Of interest for other fans of classic science fiction: the rocket looked like one of the space arks from "When Worlds Collide."

Anxious fisherman and Commissioner Unte tend to the survivors, the latter urgently requests for a doctor. Meanwhile, Pepe spots a cylinder that washed ashore. The little brat hides it in a cave and subsequently opens the container. Inside is what appears to be a huge booger. A vague shape suggests that some sort of animal is encased in the gelatin. Pepe promptly takes the booger to Dr. Leonardo. The old biologist has been paying the urchin for unusual sea life caught in the nets. Yeah, anything brought back on a rocketship is going to be unique. Leonardo immediately pays two hundred lira for the oddity; the kid never mentions the rocket, nor the cylinder.

I have to point something out here. The entire blame for a number of deaths, human, canine, and the Ymir, can be placed squarely on Pepe's head. If, rather than being a greedy child, he had immediately turned the container over to the Commissioner, none of what follows would have happened.

Marisa was summoned to help with the crash survivors and soon runs afoul of Calder's temper. The other man, Dr. Sharman, is near death. The Colonel still insists on shaking him awake, an action that Marisa tries to discourage. The discourteous officer calls her a nurse and pesters the dying man until he expires.

Back at Leonardo's, the Ymir eventually wakes up and claws its way out of the gelatin. The creature frightens Marisa, while Dr. Leonardo is amazed. He locks it in a cage and is surprised the next morning. The creature more than doubles in size overnight! There is only one thing to do with such a fantastic find. The old man and his granddaughter pack their belongings and head for Rome.

General McIntosh arrives at the sleepy village and immediately begins offering big rewards for anyone who finds the lost cylinder. The specimen from Venus is considered the most important part of the expedition. Pepe, hearing the word "lira," immediately shows the Americans where he left the empty container and tells them to whom he sold the contents. Before the search begins for Dr. Leonardo, McIntosh gives the brat his money.

How is that for a moral? Do the wrong thing - get paid twice.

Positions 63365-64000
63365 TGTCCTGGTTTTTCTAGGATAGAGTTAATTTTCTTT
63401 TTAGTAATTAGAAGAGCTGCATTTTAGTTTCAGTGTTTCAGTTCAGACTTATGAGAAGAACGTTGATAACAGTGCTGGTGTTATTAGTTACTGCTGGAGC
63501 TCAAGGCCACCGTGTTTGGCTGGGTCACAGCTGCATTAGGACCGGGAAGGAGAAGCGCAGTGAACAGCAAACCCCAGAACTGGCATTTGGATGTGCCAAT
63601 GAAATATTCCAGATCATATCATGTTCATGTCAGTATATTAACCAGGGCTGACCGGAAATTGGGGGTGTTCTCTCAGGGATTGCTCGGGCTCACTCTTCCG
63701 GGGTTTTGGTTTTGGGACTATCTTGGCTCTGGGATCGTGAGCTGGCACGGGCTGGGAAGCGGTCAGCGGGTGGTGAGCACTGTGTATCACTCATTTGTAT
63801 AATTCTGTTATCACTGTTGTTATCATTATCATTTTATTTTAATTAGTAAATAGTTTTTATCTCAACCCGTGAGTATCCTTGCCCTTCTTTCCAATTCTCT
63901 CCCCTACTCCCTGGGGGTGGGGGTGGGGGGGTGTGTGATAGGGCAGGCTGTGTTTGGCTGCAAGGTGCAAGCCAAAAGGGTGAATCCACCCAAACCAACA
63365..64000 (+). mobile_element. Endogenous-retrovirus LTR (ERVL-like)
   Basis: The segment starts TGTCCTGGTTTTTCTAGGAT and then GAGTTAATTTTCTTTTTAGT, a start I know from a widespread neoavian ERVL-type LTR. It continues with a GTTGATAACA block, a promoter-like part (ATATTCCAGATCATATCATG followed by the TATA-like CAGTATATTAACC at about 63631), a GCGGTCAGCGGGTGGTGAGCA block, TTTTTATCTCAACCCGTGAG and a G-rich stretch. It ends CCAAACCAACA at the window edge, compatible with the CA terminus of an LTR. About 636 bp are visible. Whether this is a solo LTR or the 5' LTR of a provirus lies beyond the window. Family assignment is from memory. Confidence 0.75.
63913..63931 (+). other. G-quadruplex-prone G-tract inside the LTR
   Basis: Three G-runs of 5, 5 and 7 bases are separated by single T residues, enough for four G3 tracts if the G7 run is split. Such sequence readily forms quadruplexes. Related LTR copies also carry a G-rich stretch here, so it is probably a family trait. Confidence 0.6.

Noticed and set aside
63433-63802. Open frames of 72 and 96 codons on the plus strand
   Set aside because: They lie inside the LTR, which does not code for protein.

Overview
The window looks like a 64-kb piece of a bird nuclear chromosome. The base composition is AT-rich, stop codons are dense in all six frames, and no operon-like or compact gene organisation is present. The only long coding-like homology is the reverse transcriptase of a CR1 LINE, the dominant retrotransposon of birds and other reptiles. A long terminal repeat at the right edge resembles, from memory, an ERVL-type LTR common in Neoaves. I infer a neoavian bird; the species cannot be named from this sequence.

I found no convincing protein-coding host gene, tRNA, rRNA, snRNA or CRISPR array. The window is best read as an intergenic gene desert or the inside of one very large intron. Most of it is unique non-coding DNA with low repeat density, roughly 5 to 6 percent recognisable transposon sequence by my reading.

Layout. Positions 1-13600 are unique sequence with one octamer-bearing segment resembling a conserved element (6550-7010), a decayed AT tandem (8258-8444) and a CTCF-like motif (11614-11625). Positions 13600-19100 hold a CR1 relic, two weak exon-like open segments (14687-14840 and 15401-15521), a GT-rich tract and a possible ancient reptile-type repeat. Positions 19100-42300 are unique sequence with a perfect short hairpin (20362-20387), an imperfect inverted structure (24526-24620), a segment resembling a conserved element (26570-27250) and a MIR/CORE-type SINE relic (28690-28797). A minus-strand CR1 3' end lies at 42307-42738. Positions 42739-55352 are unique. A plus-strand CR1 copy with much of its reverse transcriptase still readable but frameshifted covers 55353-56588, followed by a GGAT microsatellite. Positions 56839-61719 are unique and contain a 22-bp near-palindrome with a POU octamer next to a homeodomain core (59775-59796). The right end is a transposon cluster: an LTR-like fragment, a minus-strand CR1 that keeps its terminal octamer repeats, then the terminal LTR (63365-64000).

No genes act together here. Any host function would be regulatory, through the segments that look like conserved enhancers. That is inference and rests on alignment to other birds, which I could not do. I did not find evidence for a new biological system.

After several hours of bouncing around in a towed cage, the Ymir is both larger and upset. It scares Marisa again, then breaks out of the cage and flees into the woods. The creature is wonderfully animated. It stalks across the screen and never seems to sit still. If the head is not turning, then the tail is lashing. I have always had a special fondness, out of Harryhausen's many wonders, for the Ymir. It is just so cool looking. And gentle, the "beast" would not hurt a lamb (unless the walking mutton poked it first).

The military types soon locate Dr. Leonardo. Calder finds the time to insult Marisa once more before the group begins searching for the Ymir. They almost capture it in a barn, but it escapes. One man is seriously injured in the chaos and Unte immediately decides that the alien is dangerous and must be destroyed. The rocketship commander has other, less lethal, ideas in mind. One is how to capture the Ymir, the other is that dating a woman who is willing to take his crap might be fun. Marisa and Bob (Calder's first name) start making eyes at each other.

Pursued by trigger-happy Italians on the ground and menaced by low flying American helicopters, it is surprising that the Venusian stops to eat the sulfur dropped as bait. A net is dropped over the Ymir and electric generators are attached. The current knocks the creature unconscious. It is taken to Rome, where the phenomenal growth continues.

The primary reason that the United States government wanted the creature captured was to find out how it survived in Venus' toxic atmosphere. A number of men on the expedition died after exposure to Venus, despite advanced respirators. The Ymir's internal workings are studied, revealing no major organs! The reason it was resistant to gunfire is that its circulatory and respiratory systems are not centralized. The Ymir is a web of connected vessels, with dense filters in the tubes that carry air.